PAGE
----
Everything that immanence philosophy touches with its wand of absolutized particularized meaning, changes as if by magic into a modality of this particular meaning. For the logicist, the cosmos becomes logos. For the psychologist all meaning sides of reality become modalities of the psychical. For the historicist the whole cosmos offers itself under the basic aspect of historical development. For the moralist the whole natural reality becomes the sensible material of our moral duty, etc. etc.
But, just as Midas lost himself in his wish to change the world into gold, so in the immanence standpoint, the thinker loses himself to the absolutization of theoretical abstraction.
Philosophic thinking, if it is explained as self-sufficient, necessarily loses its direction to the totality of meaning. From the immanence standpoint, the thinker gives the idea of totality of meaning a false content and can then no longer see the true structure of our cosmos, its particularized meaning and the coherence of meaning.
To summarize, we may say that the first pitfall of all immanence philosophy, in the wide meaning that we give to it, is: Supposing it can naively maintain the immanence standpoint and therein the self-sufficiency of philosophic thought as against divine revelation, it misunderstands the religious transcendence that is necessarily hidden in its attitude, and this misunderstanding comes out of a lack of radical-critical self-reflection in philosophic thought.
It is the radical meaning of Christianity for philosophy that it has again unveiled for us the transcendent religious root of human existence in all its functions, and has laid open the proton pseudos of immanence philosophy. The Biblical proverb, “Out of the heart are the issues of life,” must when it is properly understood bring a radical revolution in the attitude of philosophic thought. Greek metaphysics (with which Christian thought sought a compromise in the Middle Ages), never was able to extricate itself from the hypostasis of theoretical thought and also its conception of the essence of man as “rational-moral” being and of the immortal soul, which was grounded wholly in this absolutizing. In Platonic-Aristotelian metaphysical psychology, only the “reasonable,” the thinking part of the soul (logistikon) possesses immortality, because at the outset theoretical thought was hypostatized as the origin of reality, an origin that transcends the temporal world coherence. Human thought was distinguished from the Divine as noesis noeseos in that it was still bound to the lower part of the soul and therein bound to the material.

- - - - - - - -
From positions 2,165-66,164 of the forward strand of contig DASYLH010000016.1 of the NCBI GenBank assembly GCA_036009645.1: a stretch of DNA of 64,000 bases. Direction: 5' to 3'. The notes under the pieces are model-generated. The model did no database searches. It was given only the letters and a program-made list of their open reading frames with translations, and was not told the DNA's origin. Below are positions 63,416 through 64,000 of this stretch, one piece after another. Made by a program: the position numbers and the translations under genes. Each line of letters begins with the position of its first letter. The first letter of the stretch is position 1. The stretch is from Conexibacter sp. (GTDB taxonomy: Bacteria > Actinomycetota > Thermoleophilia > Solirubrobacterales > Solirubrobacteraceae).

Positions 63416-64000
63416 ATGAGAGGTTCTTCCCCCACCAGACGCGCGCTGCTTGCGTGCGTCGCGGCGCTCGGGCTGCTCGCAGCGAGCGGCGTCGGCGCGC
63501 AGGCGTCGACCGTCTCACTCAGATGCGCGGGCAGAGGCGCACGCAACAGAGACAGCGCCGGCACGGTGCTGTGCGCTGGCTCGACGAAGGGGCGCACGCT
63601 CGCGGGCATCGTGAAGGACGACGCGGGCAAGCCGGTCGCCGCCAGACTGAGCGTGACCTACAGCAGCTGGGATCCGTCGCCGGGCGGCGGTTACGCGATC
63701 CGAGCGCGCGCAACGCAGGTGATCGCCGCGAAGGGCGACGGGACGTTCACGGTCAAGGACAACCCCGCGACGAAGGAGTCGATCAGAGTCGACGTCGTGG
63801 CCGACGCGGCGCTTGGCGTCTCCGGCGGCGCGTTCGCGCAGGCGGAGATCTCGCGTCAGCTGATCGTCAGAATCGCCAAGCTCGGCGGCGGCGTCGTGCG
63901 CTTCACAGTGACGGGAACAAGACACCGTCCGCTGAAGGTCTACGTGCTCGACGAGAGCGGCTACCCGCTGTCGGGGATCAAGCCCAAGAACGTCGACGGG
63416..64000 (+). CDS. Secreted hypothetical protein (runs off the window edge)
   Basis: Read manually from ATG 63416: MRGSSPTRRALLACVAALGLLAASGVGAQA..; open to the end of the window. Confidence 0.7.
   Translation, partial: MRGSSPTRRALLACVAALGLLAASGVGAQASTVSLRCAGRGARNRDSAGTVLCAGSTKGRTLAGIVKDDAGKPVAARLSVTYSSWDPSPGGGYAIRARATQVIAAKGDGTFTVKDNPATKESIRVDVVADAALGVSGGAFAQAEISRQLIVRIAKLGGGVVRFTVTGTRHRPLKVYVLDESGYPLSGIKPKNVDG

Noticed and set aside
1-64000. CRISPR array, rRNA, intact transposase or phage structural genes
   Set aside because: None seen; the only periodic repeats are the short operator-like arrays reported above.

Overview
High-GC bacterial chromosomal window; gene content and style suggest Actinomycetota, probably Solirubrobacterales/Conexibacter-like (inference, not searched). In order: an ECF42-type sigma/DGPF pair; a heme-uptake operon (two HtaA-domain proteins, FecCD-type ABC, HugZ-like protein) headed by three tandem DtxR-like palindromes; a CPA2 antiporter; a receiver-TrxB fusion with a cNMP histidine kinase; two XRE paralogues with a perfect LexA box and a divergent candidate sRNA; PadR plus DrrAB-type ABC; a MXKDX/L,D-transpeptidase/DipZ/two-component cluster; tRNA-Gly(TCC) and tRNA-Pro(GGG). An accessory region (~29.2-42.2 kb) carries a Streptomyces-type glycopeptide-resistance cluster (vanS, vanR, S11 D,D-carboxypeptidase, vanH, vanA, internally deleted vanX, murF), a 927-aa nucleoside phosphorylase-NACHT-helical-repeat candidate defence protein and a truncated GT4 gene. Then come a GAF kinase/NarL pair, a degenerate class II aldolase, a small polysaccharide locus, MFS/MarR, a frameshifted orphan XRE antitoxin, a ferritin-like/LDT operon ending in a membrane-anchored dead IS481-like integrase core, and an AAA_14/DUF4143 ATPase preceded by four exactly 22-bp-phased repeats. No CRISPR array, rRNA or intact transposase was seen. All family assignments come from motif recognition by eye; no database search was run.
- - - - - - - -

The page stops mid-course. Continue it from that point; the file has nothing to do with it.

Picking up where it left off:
Neo-Platonism arrived at the insight that in the nous as theoretical thought itself there is still hidden a diversity and joining of meaning, and the Arché therefore must transcend the nous, but this insight did not in any way lead the thinkers of this school to a break with immanence philosophy as such, but only to a negative metaphysical conception of the divine--divine unity as the avoidance of all diversity of meaning.
The idealistic metaphysics of ancient Greece clearly expresses the immanence standpoint. It tore apart the immanent cosmic meaning-coherence into a noumenon and a phenomenon. The noumenon was conceived as supra-temporal reasonable form, and the phenomenon as matter that is immanent in time. Finally the form, as pure form or actus purus, was deified as the Arché.
The Christian religion is in an irreconcilable conflict with this whole attitude of philosophic thought, because it unveils the fallen religious root of this philosophic immanence standpoint, out of which this attitude of thought springs.
The heart is truly the transcendent root of human existence, the one point in which we transcend the temporal diversity of meaning in the coherence of time. Just as the Scriptures say: "Eternity is set in the heart of man." The heart is the fullness of our selfhood, the true transcendent concentration point of our existence, in which all temporal meaning functions meet together. As such, the heart is also the point of departure for philosophic thought, a point that truly cannot be disconnected, since in all theoretical abstraction our selfhood is at work in thought. And the fullness of our selfhood consists in the religious center of our creaturely existence, where the direction of all of life is determined in relation to that which is Truth in its fullness, the absolute Origin of all things. Christ has said: "Where your treasure is, there shall your heart be also."
This basic truth [of the heart], which humanity has lost sight of in its fall from God and from the totality of meaning and from itself, is not the result of mere theoretical discussion, since it transcends theoretic thought in the fullness of its meaning.
The adherent of the immanence standpoint may now say, "Therefore free philosophy from it."